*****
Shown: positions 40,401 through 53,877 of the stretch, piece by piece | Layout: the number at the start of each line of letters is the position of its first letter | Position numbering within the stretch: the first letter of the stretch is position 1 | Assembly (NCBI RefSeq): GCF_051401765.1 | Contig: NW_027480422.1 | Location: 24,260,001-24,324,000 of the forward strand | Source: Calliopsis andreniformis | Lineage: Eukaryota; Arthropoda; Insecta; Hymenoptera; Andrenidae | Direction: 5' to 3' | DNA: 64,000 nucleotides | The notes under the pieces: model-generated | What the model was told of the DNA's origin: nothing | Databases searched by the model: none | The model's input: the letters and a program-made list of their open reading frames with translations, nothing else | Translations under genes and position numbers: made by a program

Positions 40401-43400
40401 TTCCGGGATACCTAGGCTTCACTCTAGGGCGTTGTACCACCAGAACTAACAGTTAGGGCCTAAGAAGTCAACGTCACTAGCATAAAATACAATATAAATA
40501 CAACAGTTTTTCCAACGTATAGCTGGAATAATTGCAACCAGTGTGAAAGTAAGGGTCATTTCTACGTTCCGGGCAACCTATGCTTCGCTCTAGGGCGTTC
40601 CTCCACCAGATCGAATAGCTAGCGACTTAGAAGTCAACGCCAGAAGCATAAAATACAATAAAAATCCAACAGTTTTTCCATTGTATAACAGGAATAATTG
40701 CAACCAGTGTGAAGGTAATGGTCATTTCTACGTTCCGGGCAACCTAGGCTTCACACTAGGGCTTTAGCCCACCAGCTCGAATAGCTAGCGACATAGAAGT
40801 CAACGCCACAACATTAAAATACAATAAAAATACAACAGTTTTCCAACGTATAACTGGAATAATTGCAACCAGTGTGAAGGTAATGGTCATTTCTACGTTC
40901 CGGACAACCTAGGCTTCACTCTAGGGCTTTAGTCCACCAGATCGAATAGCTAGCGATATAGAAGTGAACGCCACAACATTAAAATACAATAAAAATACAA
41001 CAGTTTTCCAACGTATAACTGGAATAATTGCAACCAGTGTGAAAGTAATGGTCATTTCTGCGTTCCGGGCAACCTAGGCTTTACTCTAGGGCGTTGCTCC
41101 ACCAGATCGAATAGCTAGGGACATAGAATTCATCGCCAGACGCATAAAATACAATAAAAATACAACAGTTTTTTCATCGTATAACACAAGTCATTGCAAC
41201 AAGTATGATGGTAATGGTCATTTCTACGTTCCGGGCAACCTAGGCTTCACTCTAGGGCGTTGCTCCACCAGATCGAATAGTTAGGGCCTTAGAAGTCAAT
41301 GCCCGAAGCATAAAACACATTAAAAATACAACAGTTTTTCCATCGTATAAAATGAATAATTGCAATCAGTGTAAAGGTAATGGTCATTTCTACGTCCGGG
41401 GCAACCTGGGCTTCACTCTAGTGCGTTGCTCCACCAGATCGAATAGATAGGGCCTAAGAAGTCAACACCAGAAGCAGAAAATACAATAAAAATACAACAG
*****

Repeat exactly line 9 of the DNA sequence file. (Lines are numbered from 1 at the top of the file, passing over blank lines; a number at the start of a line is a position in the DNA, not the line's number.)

41001 CAGTTTTCCAACGTATAACTGGAATAATTGCAACCAGTGTGAAAGTAATGGTCATTTCTGCGTTCCGGGCAACCTAGGCTTTACTCTAGGGCGTTGCTCC